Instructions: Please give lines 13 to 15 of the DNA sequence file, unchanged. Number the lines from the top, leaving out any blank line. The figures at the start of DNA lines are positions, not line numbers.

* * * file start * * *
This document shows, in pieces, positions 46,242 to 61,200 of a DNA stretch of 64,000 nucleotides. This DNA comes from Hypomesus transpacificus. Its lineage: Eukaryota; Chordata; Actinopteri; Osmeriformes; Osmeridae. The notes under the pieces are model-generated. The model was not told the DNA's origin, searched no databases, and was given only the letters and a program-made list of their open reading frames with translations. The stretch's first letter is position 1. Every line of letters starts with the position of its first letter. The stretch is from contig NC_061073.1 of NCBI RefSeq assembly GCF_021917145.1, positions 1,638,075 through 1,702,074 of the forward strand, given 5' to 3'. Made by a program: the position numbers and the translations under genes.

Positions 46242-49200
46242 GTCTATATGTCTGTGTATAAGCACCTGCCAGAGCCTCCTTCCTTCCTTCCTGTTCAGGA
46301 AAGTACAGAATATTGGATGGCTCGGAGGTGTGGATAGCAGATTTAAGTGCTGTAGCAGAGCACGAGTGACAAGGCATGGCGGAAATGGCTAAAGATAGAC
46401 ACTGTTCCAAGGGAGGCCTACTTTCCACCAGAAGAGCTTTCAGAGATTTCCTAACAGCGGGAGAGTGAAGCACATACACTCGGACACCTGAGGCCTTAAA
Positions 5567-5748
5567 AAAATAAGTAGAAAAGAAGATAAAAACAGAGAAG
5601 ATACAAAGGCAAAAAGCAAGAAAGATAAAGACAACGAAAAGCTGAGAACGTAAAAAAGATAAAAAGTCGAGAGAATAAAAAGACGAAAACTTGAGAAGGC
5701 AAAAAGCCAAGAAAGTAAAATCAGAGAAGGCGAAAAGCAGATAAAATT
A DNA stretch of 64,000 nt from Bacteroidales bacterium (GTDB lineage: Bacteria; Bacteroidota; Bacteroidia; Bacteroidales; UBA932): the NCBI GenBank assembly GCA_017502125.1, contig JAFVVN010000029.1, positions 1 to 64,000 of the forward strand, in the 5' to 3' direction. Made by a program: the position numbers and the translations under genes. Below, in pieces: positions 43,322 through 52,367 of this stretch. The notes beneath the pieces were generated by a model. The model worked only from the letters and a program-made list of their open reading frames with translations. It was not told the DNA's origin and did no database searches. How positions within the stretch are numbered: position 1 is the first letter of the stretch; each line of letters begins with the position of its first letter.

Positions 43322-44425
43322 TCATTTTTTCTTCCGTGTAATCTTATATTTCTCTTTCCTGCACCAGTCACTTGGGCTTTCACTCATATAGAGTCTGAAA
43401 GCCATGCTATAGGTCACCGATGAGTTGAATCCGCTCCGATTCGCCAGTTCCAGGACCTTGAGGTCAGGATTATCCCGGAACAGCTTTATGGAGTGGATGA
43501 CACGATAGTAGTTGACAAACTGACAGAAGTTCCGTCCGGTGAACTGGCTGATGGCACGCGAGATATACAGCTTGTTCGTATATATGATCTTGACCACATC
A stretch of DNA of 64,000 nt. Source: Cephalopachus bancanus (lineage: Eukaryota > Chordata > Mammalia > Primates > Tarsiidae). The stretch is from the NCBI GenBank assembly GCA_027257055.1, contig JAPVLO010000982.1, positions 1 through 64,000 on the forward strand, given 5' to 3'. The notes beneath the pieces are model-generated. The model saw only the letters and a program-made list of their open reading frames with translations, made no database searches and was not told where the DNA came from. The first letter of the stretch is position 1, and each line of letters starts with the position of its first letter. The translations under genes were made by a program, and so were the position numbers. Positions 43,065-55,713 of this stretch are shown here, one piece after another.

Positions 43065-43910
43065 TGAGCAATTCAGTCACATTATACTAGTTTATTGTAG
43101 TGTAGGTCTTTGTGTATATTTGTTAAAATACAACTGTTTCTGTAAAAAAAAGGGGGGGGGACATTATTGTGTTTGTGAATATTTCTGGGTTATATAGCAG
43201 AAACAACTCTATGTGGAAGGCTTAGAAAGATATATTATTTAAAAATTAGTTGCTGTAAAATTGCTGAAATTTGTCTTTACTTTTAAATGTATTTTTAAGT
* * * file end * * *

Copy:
43401 GCCATGCTATAGGTCACCGATGAGTTGAATCCGCTCCGATTCGCCAGTTCCAGGACCTTGAGGTCAGGATTATCCCGGAACAGCTTTATGGAGTGGATGA
43501 CACGATAGTAGTTGACAAACTGACAGAAGTTCCGTCCGGTGAACTGGCTGATGGCACGCGAGATATACAGCTTGTTCGTATATATGATCTTGACCACATC
A stretch of DNA of 64,000 nt. Source: Cephalopachus bancanus (lineage: Eukaryota > Chordata > Mammalia > Primates > Tarsiidae). The stretch is from the NCBI GenBank assembly GCA_027257055.1, contig JAPVLO010000982.1, positions 1 through 64,000 on the forward strand, given 5' to 3'. The notes beneath the pieces are model-generated. The model saw only the letters and a program-made list of their open reading frames with translations, made no database searches and was not told where the DNA came from. The first letter of the stretch is position 1, and each line of letters starts with the position of its first letter. The translations under genes were made by a program, and so were the position numbers. Positions 43,065-55,713 of this stretch are shown here, one piece after another.